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Posted at 12:34 PM ET, 08/21/2012

Two killed as CSX train derails in Ellicott City overnight

This story has been updated.

An 80-car CSX train carrying 9,000 tons of coal derailed in downtown Ellicott City overnight, killing two college students who were hanging out near the tracks.

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Elizabeth Conway Nass and Rose Louese Mayr, both 19, were killed when the eastbound freight train came off the tracks of a 20-foot-tall rail bridge near Main Street in the historic downtown area around midnight.

The two women, both from Ellicott City, apparently were posting to Twitter just before they died. (See below.)

“Drinking on top of the Ellicott City sign,” Nass tweeted before the crash. Tuesday morning, both Nass’ and Mayr’s Twitter accounts were public, but Mayr’s has since been set to private.

Howard County police said that 21 of the train’s 80 cars derailed or overturned about 12 miles outside Baltimore, coming off the tracks that run along the Patapsco River to the east. The train was en route from Grafton,W.Va., to Baltimore.

Verizon has said the train derailment disrupted some land-line service Tuesday morning, the Associated Press also reports. The outage affected some government servers.

The AP reports the problems reached the U.S. Navy base as far as Guantanamo Bay in Cuba. Lawyers preparing for a Sept. 11 pretrial hearing could not access information stored on government servers, but the connection was restored this afternoon. The company told the Associated Press it is rerouting network traffic to other facilities.

A preliminary investigation indicates that the women were on a walkway alongside the tracks and were crushed by falling coal.

“It was like midnight, I heard the train coming,” recalled Lauren Ward, 23, who lives in a third-floor walk-up apartment in a building about 75 yards from the bridge. “It was really loud screeching. My dresser was shaking in my bedroom. I remember thinking, ‘It derailed.’ ”

In the wreckage, rescue workers found two bodies, later identified as Nass and Mayr.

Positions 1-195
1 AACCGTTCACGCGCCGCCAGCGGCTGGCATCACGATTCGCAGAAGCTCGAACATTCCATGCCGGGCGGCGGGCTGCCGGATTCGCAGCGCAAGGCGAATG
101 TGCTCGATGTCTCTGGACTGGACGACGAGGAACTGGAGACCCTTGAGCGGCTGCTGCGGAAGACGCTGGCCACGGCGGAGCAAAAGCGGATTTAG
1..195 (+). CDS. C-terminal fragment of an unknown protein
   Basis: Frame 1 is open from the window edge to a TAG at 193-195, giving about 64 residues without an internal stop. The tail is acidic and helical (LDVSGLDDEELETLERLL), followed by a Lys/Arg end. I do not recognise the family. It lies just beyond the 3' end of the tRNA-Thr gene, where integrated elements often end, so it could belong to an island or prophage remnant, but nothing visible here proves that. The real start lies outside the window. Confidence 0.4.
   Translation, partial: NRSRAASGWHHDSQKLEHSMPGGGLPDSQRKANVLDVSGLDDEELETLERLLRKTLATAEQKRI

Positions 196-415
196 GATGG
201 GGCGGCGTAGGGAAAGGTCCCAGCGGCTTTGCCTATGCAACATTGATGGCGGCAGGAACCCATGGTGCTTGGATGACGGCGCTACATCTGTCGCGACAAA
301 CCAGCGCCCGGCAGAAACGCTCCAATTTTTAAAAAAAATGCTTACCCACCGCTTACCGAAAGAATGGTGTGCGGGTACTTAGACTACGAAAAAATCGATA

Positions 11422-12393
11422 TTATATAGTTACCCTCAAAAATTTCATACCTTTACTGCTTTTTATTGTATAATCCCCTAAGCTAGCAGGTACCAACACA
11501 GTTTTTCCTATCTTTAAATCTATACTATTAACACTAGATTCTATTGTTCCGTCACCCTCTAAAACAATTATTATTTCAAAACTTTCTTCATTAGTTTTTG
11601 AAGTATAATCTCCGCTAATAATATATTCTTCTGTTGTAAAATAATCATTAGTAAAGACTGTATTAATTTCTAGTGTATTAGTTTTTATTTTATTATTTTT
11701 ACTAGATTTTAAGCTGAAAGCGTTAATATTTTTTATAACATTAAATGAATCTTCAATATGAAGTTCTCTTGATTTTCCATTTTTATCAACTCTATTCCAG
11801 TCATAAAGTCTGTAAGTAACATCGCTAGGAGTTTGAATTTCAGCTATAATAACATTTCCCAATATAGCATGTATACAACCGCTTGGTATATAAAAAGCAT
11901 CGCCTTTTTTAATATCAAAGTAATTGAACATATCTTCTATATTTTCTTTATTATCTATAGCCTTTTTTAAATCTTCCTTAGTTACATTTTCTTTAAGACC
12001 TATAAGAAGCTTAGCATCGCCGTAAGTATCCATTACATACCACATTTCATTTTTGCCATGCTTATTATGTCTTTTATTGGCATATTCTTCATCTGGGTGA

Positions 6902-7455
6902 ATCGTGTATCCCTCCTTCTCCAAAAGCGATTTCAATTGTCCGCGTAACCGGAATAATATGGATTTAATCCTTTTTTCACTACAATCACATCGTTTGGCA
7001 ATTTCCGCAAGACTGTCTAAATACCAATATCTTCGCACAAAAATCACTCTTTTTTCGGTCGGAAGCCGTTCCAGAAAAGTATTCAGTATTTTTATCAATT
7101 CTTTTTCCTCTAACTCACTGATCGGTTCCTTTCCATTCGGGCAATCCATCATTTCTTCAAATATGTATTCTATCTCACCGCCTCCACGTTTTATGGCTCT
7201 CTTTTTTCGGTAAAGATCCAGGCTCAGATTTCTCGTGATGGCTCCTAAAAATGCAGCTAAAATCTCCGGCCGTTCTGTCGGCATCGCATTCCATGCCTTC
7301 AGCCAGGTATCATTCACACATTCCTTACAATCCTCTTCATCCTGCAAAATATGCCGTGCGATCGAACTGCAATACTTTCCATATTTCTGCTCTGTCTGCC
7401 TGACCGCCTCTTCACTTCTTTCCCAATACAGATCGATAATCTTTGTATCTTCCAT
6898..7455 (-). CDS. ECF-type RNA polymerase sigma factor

The Associated Press reports that Nass was a student at James Madison University in Virginia. She made the dean’s list in the fall of 2011 and was a member of Alpha Sigma Alpha’s JMU chapter.

Mayr was a student at the University of Delaware, according to the Associated Press.

Two train operators were on board the train, but neither was injured.

The cause of the derailment remains under investigation. In addition to CSX investigators and Howard County police, National Transportation Safety Board personnel also are on the scene.


According to Jim Southworth, NTSB’s lead investigator, there was a head-in camera on the train. The footage hasn’t been reviewed, and Southworth could not say whether the train struck the women.

It is unknown whether the train operators saw the women on the bridge, but Southworth said there is no indication that they applied the brakes.

When asked whether the women may have caused the accident, Southworth said, “This is an area that we’re looking into very closely — what the operators of the train, the engineer and the conductor, what they saw or didn’t, what the train recorder picked up.”

The 3,000-foot-long train was carrying 9,000 tons of coal and traveling at 25 miles per hour, officials said.

Authorities said one of the train cars fell off the bridge and onto a county-owned lot beneath the tracks, crushing several parked vehicles. Cranes are being brought in to remove the train cars from the vehicles, and investigators are searching for additional victims.

Crews are working to clean up the spilled coal, which also fell into the Patapsco River. Police said no hazardous materials were spilled. The Associated Press reports that about 100 pounds of coal spilled into a tributary of the river, and that more coal lay along the edge of the tributary. Maryland Department of the Environment spokesman Jay Apperson told AP there are concerns the coal will boost the acidity of the water or threaten aquatic life.

Main Street and Frederick Road are closed from Ellicott City into Baltimore County.

T.J. Ortenzi contributed to this report.

By and Ashley Halsey  |  12:34 PM ET, 08/21/2012

 
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